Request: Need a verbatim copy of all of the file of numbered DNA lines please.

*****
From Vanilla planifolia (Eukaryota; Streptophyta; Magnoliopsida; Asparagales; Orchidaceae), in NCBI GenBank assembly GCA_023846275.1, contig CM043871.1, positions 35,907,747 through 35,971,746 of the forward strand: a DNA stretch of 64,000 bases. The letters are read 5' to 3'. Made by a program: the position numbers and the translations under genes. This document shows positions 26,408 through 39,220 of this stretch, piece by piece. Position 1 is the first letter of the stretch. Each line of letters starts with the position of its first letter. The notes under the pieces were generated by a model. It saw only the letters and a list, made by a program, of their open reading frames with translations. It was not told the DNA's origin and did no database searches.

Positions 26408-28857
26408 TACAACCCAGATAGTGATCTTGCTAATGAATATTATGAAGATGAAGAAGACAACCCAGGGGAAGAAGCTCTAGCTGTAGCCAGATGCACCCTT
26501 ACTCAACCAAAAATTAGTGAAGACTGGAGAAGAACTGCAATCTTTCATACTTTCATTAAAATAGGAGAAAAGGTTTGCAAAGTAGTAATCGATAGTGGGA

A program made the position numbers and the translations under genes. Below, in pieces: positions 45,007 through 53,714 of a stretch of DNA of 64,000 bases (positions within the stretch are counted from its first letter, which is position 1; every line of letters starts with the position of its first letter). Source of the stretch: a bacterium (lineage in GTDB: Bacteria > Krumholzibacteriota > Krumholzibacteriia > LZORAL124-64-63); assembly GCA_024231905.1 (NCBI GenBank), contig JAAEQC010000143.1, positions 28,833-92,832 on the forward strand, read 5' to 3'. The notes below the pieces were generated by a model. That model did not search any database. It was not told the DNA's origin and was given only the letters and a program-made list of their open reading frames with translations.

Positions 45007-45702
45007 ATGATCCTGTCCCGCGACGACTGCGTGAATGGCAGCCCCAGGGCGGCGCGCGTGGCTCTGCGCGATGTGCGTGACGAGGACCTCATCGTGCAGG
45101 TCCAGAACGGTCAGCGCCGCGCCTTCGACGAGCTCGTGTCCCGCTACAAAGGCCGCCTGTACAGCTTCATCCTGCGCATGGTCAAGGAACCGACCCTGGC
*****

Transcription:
From Vanilla planifolia (Eukaryota; Streptophyta; Magnoliopsida; Asparagales; Orchidaceae), in NCBI GenBank assembly GCA_023846275.1, contig CM043871.1, positions 35,907,747 through 35,971,746 of the forward strand: a DNA stretch of 64,000 bases. The letters are read 5' to 3'. Made by a program: the position numbers and the translations under genes. This document shows positions 26,408 through 39,220 of this stretch, piece by piece. Position 1 is the first letter of the stretch. Each line of letters starts with the position of its first letter. The notes under the pieces were generated by a model. It saw only the letters and a list, made by a program, of their open reading frames with translations. It was not told the DNA's origin and did no database searches.

Positions 26408-28857
26408 TACAACCCAGATAGTGATCTTGCTAATGAATATTATGAAGATGAAGAAGACAACCCAGGGGAAGAAGCTCTAGCTGTAGCCAGATGCACCCTT
26501 ACTCAACCAAAAATTAGTGAAGACTGGAGAAGAACTGCAATCTTTCATACTTTCATTAAAATAGGAGAAAAGGTTTGCAAAGTAGTAATCGATAGTGGGA

A program made the position numbers and the translations under genes. Below, in pieces: positions 45,007 through 53,714 of a stretch of DNA of 64,000 bases (positions within the stretch are counted from its first letter, which is position 1; every line of letters starts with the position of its first letter). Source of the stretch: a bacterium (lineage in GTDB: Bacteria > Krumholzibacteriota > Krumholzibacteriia > LZORAL124-64-63); assembly GCA_024231905.1 (NCBI GenBank), contig JAAEQC010000143.1, positions 28,833-92,832 on the forward strand, read 5' to 3'. The notes below the pieces were generated by a model. That model did not search any database. It was not told the DNA's origin and was given only the letters and a program-made list of their open reading frames with translations.

Positions 45007-45702
45007 ATGATCCTGTCCCGCGACGACTGCGTGAATGGCAGCCCCAGGGCGGCGCGCGTGGCTCTGCGCGATGTGCGTGACGAGGACCTCATCGTGCAGG
45101 TCCAGAACGGTCAGCGCCGCGCCTTCGACGAGCTCGTGTCCCGCTACAAAGGCCGCCTGTACAGCTTCATCCTGCGCATGGTCAAGGAACCGACCCTGGC